Different week, different entry, yet same old problems. I assure you, one of these days I will get to a well archived webcomic. Then I’ll be able to write a proper review about it.
But for now, please enjoy what info I’ve managed to collect.
Drawing horror comics from the early age of one and a half, making cards for his teachers of himself burning down the school in the second grade, and working through college as a embalmer/dissectionist of human bodies, Eric Millikin is by no means an average man. It makes sense, then, that he would do something no one else really did before. That he would have the honor of creating the first “webcomic”.
CompuServe was the main internet portal in the early days of the internet, popular in the the 80’s and 90’s before being overtaken by AOL. As an early innovator, it allowed users to share data and maintain a level of connectivity that set an early example of what internet service was. (Watch it in action here.)
So back then, a young Millikin still in elementary school used that very internet portal. It wouldn’t take long before his old hobbies would mix with new technologies.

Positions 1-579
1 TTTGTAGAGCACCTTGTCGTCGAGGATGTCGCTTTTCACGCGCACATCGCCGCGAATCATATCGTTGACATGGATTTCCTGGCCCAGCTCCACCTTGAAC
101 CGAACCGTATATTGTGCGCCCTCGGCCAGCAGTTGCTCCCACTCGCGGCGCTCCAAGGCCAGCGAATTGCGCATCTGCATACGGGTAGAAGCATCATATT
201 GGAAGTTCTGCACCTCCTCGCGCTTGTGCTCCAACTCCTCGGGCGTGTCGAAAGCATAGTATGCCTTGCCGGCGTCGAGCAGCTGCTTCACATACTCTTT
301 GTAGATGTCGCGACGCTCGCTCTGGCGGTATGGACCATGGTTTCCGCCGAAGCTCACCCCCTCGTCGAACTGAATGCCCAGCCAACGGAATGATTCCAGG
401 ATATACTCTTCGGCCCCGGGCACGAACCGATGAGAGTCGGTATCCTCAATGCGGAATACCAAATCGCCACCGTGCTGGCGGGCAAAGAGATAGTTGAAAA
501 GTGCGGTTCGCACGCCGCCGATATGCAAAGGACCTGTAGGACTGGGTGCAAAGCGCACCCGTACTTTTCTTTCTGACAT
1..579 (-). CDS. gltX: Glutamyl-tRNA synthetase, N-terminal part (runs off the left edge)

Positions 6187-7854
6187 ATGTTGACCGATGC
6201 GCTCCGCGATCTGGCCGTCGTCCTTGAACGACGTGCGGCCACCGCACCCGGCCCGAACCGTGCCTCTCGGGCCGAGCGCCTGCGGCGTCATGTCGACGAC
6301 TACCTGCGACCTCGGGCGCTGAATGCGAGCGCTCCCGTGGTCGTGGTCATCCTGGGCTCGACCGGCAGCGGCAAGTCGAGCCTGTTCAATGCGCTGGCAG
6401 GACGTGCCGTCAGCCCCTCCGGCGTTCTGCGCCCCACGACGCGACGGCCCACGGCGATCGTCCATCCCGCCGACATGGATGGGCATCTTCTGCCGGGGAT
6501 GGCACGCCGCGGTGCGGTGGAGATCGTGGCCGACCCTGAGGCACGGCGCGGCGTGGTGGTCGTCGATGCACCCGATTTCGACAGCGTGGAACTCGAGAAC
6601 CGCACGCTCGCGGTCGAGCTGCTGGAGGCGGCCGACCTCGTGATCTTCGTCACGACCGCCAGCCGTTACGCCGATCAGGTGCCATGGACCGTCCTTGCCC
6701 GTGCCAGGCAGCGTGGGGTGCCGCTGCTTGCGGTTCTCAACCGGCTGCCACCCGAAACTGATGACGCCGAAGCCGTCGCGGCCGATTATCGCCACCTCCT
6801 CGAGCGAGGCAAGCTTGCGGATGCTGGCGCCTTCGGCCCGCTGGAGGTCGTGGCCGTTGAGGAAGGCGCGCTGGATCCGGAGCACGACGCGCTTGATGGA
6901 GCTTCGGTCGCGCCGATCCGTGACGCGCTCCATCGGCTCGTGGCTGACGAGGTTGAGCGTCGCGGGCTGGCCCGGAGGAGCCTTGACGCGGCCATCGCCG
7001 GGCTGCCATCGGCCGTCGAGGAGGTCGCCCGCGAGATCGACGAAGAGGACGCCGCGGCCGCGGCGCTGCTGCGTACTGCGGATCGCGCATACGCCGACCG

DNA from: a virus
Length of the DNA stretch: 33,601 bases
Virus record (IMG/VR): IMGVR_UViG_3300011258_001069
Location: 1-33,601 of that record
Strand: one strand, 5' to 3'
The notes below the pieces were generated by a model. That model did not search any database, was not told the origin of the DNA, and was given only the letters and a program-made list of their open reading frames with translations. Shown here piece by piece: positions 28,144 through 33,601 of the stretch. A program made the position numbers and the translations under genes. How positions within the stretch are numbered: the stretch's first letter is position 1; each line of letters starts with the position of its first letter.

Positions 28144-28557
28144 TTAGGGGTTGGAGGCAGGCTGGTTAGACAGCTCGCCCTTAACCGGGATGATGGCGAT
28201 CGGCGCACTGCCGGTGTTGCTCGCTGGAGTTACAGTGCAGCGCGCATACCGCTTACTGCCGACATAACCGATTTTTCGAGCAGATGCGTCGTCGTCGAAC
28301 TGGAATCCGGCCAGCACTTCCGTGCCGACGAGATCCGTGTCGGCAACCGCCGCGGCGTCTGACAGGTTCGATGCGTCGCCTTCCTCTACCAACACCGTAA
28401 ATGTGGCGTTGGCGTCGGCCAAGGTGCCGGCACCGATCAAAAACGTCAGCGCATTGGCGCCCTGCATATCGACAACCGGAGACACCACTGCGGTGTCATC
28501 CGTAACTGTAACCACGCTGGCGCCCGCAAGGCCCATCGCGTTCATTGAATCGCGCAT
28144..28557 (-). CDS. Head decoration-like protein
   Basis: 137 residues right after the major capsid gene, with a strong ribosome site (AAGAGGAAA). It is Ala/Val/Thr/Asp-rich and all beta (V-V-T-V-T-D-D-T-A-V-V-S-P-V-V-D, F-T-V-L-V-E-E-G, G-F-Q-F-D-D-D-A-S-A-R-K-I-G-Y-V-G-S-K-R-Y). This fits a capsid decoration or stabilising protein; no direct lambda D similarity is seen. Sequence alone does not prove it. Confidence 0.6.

‘Witches and Stitches’ was published in 1985 by Millikin on CompuServe. Written as an unauthorized parody of ‘The Wizard of Oz’, it gained notable popularity online and around the globe.
Sadly, however, it wouldn’t last long. CompuServe managed to stay around until 2009, when it was finally shut down. There’s a website still up, but outdated design choices make one question the supposed 2016 copyright.
And ‘Witches and Stitches’ hasn’t fared any better. It was killed off long before the end of CompuServe, supposedly due to legal trouble when Millikin was threatened with a copyright lawsuit over it. All of it’s been taken down, leaving us only able to wonder what it may have been like.
In the End
It’s not all sad news though. CompuServe and the first webcomic may have fallen, but Millikin continued to create webcomics. The low censorship/self publishing environment of the internet served him well, and he has gone on to create hauntingly creative works both on and offline. Most notably, his webcomic Fetus X gained enough popularity to be picked up in a number of print newspapers.
These days he seems to focus more on modern art than webcomics but that doesn’t seem to be any problem to him. Time has moved forward and, knowingly or not, a lot of people have come follow in his early footsteps.
Not a bad way to leave your mark on the world.
Dark visions: MSU grad’s ‘Fetus-X’ comic earns national recognition (Lansing State Journal)
Goodbye, CompuServe! (We thought you already died) (Ars Technica)
Witches and Stitches (worldlibrary.org)